Town talks alternative revenue


Town officials are discussing advertising signage as a potential way to generate additional revenue outside of property taxes. For example, this Harrison High School sign is used to advertise school events and public service announcements. Photo/Phil Nobile

While communities everywhere continue to search for new revenue sources in what is still considered a slow economy, the Town of Harrison may have found one in digital signage.

On Thursday, Oct. 3, Richard Yaffa, chief executive officer and founder of Ray Media II, approached the Harrison Town Council about various options regarding an increasingly common alternate revenue stream in the advertising realm. Yaffa founded the marketing consultancy, which has both Manhattan and Harrison offices.

During his presentation, Yaffa cited examples of cities across the country utilizing advertisements. In Buffalo, Kentucky Fried Chicken promotes its products on the city’s fire hydrants.

Admitting he didn’t plan ads quite as excessive for Harrison, Yaffa, a life-long town resident, pointed to neighboring White Plains’ recent implementation of digital marketing through the usage of electronic signage at visible locations throughout the city. Yaffa estimated a potential of $150,000 in additional revenue to the town from signs during his presentation, but admitted that the number could vary based upon number and size of potential signage.

“All towns and cities are looking at alternate revenue sources, so I think it’s doable: To bridge the public-private gap,” Yaffa said. “Harrison is unique in its demographic appeal and number of major corporations. This isn’t for everybody, but the potential does exist here.”

According to Yaffa, the implementation and operation of the signs would come at no cost to the town, thanks to pre-selling to potential advertisers and solar powered signs. Most of the sign’s content would be public service announcements or community messages, much like the new Harrison High School sign, located in the front of the school on Union Avenue. The remaining content would include advertisements ranging from local to national campaigns. The  locations would likely be at the most traveled sections and boundaries of town.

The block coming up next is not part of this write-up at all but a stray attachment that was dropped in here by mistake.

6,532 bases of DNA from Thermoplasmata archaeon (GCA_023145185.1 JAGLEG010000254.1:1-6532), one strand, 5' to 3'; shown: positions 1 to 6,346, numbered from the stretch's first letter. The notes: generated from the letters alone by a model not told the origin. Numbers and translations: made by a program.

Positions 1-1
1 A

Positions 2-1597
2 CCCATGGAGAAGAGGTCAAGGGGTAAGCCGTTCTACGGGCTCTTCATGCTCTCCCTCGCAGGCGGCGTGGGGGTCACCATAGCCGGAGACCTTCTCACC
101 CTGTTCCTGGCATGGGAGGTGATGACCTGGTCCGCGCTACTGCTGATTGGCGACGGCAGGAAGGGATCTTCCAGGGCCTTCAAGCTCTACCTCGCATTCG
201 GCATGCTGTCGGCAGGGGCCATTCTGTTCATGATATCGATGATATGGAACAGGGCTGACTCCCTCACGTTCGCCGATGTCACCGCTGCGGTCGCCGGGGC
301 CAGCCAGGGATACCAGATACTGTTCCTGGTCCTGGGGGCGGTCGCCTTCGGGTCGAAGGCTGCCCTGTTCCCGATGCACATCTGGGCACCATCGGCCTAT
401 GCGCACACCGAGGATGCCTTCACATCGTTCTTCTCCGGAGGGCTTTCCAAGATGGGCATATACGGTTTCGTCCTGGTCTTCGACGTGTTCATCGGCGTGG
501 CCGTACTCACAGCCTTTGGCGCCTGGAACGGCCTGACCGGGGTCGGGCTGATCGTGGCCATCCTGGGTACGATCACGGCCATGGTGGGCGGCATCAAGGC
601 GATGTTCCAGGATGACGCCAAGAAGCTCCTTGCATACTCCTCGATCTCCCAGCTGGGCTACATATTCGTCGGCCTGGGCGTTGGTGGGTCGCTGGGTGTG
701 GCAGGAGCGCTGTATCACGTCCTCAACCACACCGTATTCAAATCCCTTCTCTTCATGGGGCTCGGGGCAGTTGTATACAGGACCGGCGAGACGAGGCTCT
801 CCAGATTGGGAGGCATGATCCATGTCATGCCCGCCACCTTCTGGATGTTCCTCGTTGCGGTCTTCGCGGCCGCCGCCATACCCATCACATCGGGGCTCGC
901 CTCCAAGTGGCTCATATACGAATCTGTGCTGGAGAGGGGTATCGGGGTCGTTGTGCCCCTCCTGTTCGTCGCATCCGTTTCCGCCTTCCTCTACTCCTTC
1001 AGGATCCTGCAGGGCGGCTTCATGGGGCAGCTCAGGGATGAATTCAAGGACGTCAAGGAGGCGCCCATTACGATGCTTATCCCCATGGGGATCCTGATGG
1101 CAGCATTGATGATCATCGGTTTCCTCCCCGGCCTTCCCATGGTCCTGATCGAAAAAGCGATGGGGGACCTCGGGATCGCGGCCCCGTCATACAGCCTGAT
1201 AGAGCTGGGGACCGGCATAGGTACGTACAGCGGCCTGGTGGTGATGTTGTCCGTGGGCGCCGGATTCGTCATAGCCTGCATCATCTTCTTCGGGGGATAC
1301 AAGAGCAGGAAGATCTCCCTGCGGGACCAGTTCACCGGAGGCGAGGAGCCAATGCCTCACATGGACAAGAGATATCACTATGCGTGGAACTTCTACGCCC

Ultimate approval, however, lies with the Town Council, including sign location, content and other factors. Republican Councilwoman Marlene Amelio said that, she has been discussing alternate revenue options for months with Mayor Ron Belmont, a Republican. Then, they received a call from Yaffa leading to the proposal before town officials.

“It’s a very interesting and not entirely novel idea,” Amelio said. “We need something to be explored where there’s a consistent stream of revenue and is something worth our while.”

Described as being in an “exploratory stage” at this time, Councilwoman Amelio believes that having a discussion about alternate sources of revenue is not only the job of the Town Council, but ultimately can benefit the people of Harrison in a time when people are saturated with taxes.

“The last thing we want to do is raise taxes, so we need to be creative financially,” she said. “The previous administration’s idea was holding a flea market in the park. That’s not quite going to do it.”

But, not all residents shared the same enthusiasm as Yaffa and some members of the Town Council. Resident Frank Gordon spoke out against the idea of advertisements, despite the lack of monetary cost to the town.

“There is a cost,” Gordon said. “There is value for the town to not be bombarded with ads and commercial messages.”

Councilwoman Amelio said, “We would only move forward, if this can be done with the utmost in taste for the town/village. We are not looking to exploit or over-advertise, but we do have areas which can be a perfect opportunity for the town.”

Democratic mayoral candidate Joan Walsh also expressed concern and disapproval over the proposed revenue generator, citing past and potential projects to build business in downtown as a better way to gain revenue.

“We don’t need to be bombarded all over town with ads,” said Walsh, the town’s former mayor. “I think developing downtown will bring in more revenue than signs would.”

Walsh expressed disappointment with the Town Council for lack of any further development in the longtime proposed MTA  project to revitalize downtown Harrison with new apartment buildings and storefronts along Halstead Avenue.

“The revenue from the MTA project would bring in more than the estimated amount said during the presentation,” Walsh said. “If they moved ahead with the project, the town would have been better off than it is.”

The Town Council and Yaffa plan on holding more meetings over the upcoming months to iron out specifics  and propose further ideas and implementations.